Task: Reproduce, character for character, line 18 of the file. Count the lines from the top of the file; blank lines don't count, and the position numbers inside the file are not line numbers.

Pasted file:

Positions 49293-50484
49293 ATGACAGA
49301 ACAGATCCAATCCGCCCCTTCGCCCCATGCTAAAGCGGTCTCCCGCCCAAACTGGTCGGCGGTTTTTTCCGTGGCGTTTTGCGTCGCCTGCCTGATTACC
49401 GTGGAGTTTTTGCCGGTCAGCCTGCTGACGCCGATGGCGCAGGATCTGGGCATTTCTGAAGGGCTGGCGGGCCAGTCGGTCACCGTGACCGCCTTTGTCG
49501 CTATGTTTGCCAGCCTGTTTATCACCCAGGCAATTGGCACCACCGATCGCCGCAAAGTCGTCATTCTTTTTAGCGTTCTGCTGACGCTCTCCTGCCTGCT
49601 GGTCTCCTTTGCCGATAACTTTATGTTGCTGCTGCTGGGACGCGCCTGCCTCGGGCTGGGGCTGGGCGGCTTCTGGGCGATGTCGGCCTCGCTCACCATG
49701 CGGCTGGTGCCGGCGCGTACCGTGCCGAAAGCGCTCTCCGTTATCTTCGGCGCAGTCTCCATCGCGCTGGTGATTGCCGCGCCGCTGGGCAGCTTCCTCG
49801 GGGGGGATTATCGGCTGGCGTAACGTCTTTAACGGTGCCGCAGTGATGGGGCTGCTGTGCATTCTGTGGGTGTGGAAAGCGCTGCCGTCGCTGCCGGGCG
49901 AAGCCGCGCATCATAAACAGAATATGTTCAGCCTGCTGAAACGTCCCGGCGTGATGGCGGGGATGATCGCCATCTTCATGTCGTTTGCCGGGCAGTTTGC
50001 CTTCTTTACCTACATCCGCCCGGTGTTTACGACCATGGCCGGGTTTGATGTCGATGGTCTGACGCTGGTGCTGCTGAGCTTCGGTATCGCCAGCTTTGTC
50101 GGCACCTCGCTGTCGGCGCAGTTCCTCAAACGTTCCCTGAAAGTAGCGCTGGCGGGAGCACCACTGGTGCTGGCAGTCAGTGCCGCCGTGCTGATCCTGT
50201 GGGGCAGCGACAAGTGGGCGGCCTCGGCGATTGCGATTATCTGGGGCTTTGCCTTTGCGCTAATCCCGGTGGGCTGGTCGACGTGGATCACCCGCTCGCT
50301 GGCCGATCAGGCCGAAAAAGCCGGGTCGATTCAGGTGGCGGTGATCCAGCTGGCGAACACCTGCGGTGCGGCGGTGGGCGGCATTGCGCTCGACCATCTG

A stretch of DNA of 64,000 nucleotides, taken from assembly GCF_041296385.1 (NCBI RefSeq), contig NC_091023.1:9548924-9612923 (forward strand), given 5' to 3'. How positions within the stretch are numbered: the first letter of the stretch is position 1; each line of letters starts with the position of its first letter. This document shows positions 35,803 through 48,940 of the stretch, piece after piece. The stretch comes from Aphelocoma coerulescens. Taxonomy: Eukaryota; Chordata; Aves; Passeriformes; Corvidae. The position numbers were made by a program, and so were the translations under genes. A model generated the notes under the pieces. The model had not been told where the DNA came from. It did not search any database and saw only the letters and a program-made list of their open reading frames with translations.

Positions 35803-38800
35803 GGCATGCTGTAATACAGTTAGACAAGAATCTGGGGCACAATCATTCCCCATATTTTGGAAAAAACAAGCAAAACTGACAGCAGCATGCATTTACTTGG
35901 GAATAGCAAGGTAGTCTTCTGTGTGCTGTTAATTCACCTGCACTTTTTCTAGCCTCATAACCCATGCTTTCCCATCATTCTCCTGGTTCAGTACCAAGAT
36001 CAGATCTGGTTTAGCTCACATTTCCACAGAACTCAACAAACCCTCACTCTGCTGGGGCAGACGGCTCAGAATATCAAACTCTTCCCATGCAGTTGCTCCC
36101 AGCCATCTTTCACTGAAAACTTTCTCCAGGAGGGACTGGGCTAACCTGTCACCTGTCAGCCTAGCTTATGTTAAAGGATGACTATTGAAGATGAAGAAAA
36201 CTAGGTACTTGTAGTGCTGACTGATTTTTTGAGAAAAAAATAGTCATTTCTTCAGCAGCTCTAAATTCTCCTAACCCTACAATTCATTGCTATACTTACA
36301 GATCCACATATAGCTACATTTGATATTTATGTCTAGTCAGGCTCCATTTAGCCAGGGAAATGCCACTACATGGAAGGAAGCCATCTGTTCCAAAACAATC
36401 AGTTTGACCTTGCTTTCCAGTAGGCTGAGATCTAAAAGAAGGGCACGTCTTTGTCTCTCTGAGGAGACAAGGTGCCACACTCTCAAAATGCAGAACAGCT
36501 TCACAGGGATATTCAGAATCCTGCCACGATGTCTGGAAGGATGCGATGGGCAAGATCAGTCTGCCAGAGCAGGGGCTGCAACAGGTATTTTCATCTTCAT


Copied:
36001 CAGATCTGGTTTAGCTCACATTTCCACAGAACTCAACAAACCCTCACTCTGCTGGGGCAGACGGCTCAGAATATCAAACTCTTCCCATGCAGTTGCTCCC